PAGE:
Saturday, July 31, 2010

From Coast to Coast and Back Again

After 40 days and 40 nights on the road, Kt and I arrived back in WPB late last night. Our reunion in DC was definitely bitter sweet as it meant I was leaving my family behind, I would get to see one of my best friends, but only for a few short hours, and our journey was coming to an end.

My time in Winchester was exactly what I needed: relaxing and comforting. I was able to spend some wonderful QT with my parents, Nana and extended family. There were outdoor concerts to jam, family reunions to attend, trails to hike and errands and car maintenance to get done.

Skyline Drive with my dad

After enjoying the small town of Winchester for a few days, I was starting to feel slightly out of place outside a National Park so my parents and I made a short trek to Shenandoah National Park for Skyline Drive and a short hike. Shenandoah is a beautiful park and so different than many of the others I'd seen. The mountains are thickly wooded and often foggy and provide a panoramic view of the valley my parents live in. We decided to hike up to Mary's Rock after being directed by a ranger to this "easy" hike. Though it was relatively short, easy would not be my description of it. The trail was rocky, steep and narrow through bear country (you can imagine my joy at the prospect of being attacked yet again) and met up with the Appalachian Trail about half way to the summit. My 57 year old parents completely amazed me as they charged the mountain leaving me to follow them in awe up the path. What can I say? My parents never cease to surprise me.

Blue Ridge Mountains and Shenandoah Valley

From the top

The 'rents after our hike

Meanwhile, Kt was in Philly with old friends for a mini-reunion and then traveled to New York where she conquered Ellis Island, the Statue of Liberty, Coney Island and trapezing. Yes, trapezing.

The District

After our week apart, we met in DC's Union Station to spend a few hours on the mall before meeting the fabulous Tara. We walked around the Washington Monument past the WWII monument and reflection pool to the Lincoln Memorial just in time to beat the approaching storm. Even after everything we'd seen, these landmarks still managed to impress us, not only with their magnitude, but also their historical significance. We returned to our car via the Vietnam Wall and after glimpsing the White House continued to Tara's (which was brick).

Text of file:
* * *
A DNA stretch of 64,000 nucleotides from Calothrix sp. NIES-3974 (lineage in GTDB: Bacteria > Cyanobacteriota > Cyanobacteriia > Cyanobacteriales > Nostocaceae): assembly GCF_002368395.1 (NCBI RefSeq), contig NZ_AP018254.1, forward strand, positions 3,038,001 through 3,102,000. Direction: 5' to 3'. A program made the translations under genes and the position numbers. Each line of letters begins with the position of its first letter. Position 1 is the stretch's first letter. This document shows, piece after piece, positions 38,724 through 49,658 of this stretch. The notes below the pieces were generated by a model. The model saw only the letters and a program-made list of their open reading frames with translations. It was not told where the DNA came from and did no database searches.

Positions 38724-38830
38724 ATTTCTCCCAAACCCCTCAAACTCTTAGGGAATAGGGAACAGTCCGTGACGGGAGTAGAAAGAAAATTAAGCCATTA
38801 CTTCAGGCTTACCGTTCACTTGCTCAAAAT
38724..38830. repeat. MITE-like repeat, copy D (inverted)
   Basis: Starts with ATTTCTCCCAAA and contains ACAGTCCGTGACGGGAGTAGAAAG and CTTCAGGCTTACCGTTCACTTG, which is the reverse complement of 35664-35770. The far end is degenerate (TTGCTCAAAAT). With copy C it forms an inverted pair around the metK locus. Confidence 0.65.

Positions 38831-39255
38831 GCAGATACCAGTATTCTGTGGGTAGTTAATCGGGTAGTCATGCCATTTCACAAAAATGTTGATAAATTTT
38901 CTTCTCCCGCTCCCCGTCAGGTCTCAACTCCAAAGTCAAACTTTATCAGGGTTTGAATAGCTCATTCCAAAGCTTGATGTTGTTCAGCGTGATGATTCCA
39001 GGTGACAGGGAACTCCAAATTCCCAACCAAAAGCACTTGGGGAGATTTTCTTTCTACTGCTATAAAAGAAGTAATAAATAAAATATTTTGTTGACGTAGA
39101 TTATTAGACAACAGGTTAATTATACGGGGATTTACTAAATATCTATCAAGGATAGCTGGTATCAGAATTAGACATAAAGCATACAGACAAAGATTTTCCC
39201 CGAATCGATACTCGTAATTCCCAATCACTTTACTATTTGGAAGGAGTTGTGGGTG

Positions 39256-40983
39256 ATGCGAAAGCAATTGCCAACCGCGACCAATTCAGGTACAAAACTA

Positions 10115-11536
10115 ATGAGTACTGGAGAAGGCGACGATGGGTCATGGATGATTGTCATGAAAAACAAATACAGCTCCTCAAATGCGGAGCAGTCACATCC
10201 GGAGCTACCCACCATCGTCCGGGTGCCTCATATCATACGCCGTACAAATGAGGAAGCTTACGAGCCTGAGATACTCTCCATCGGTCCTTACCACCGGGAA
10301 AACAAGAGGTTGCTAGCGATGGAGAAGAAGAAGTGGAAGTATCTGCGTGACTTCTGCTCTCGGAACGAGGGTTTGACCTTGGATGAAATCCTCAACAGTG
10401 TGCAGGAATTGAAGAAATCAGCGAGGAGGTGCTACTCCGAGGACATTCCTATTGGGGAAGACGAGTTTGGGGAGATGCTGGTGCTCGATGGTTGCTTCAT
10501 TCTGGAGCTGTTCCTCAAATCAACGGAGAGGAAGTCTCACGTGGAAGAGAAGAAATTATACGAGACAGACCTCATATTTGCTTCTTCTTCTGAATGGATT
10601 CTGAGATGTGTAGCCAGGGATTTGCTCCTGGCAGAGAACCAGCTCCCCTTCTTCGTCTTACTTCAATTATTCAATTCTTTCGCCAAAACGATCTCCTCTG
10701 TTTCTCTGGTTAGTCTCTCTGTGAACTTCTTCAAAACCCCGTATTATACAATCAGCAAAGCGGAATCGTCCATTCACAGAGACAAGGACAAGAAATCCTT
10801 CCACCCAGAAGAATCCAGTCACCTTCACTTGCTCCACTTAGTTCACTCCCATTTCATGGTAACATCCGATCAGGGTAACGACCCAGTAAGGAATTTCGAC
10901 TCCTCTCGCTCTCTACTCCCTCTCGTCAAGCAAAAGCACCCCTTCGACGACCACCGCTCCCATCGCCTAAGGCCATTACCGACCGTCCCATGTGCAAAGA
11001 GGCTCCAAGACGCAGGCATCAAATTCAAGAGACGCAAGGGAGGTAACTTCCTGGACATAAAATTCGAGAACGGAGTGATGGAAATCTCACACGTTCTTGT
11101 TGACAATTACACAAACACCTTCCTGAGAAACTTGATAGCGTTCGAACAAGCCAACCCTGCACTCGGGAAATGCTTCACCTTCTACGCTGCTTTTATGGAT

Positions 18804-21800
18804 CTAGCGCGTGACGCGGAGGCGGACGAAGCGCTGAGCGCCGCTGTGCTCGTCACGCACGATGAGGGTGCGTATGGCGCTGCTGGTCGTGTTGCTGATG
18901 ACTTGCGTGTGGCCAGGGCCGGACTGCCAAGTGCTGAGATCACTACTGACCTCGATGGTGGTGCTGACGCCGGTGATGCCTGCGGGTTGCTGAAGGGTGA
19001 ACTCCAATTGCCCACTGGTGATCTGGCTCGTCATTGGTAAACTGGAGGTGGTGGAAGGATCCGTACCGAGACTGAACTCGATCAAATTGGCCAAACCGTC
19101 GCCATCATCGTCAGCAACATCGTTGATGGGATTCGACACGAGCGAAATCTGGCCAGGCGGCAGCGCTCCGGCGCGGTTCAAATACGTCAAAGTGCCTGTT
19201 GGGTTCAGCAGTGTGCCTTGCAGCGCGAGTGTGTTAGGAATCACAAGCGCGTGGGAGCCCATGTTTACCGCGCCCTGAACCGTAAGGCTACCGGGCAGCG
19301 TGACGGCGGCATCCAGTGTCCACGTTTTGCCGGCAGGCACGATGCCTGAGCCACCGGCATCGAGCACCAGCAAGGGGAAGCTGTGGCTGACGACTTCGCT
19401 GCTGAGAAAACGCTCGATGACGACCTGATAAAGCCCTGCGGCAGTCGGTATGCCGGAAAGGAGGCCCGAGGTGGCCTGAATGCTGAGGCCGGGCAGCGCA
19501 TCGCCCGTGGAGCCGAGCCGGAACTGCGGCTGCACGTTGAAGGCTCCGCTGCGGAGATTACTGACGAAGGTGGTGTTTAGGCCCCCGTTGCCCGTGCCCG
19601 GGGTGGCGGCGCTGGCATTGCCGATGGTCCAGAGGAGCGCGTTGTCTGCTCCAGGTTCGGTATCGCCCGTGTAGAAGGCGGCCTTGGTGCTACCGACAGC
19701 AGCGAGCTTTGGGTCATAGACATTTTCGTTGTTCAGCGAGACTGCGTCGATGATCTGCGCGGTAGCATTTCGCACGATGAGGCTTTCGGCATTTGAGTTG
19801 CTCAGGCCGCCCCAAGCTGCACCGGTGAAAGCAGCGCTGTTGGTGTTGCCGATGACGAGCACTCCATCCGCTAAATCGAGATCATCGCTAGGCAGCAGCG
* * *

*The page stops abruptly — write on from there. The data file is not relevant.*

On the Mall

Lincoln Memorial

Vietnam Wall

I'm afraid this may be the closest I'll over get to Obama...

It was wonderful to see Tara, and not just because we watched the premiere of the second season of Jersey Shore with her. Unfortunately, our time there was short and early the next morning we were back on the road, this time headed south towards Florida.

The long straight shot down 95 was a drive I was definitely dreading, but it actually was one of my favorites as we reflected on our time apart, and the impressions our trip has left on us. After a brief stop at South of the Border, we spiced the remainder of our drive up with some pretty pimp glasses and mind blowing caraoke.

Why not?

We've seen the real ones, now onto the rest

New sunglasses for the ride home
(we're laughing because we couldn't get closer to each other with these monstrosities on)

Kt wailing NKOTB in a little caraoke

After 15 hours driving, we rolled into home sweet home where we were greeted by some of our favorite people (and cats).

There is still so much to be felt, thought and said in regards to this endless summer of sorts. At least that's what I hope it will become. Not just a crazy drive we did one time, but an inspiration to suck the marrow out of life, a reminder to value how beautiful our country is and a lens to shade our perspectives of the future. I could wax on for awhile, so for now I'll stop to instead digest quietly.

"Tell me, what is it you plan to do with your one wild and precious life?"
-Mary Oliver

Saturday, July 24, 2010

And then there was one...

Yesterday afternoon, Kt and I parted ways. Three nights after our Badlands blow out, we rolled into the Harrisburg, Pa train station where Kt went on to Philly for a few days, then to New York, while I'll stay with my parents in Winchester, Va. We will meet up again Thursday in DC and then continue to Fla. Life feels different when you know you'll be in one place longer than three days.

After the storm passed in the Badlands, and we enjoyed a night listening to the rain fall on the roof of our motel as opposed to our tent, we decided to stick with our original plan and spend two nights in the park. Now that the tent had been duct taped up, we felt confident that as long as no gale force winds began to blow, we could safely use it to our content.

Notch Trail

We returned to the park in the morning to hike Notch Trail to an overlook of the White River Valley. The hike felt more like an obstacle course, as we hopped over drop offs, waded through (or dodged) mud puddles, climbed a ladder, and wove between the giant formations. The path varied from dirt, to prairie grasses to loose and slippery gravel. At one point we could hear the rattles from a snake over the chirping and creaking of the cicadas. Let's just say Kt got out of there fast.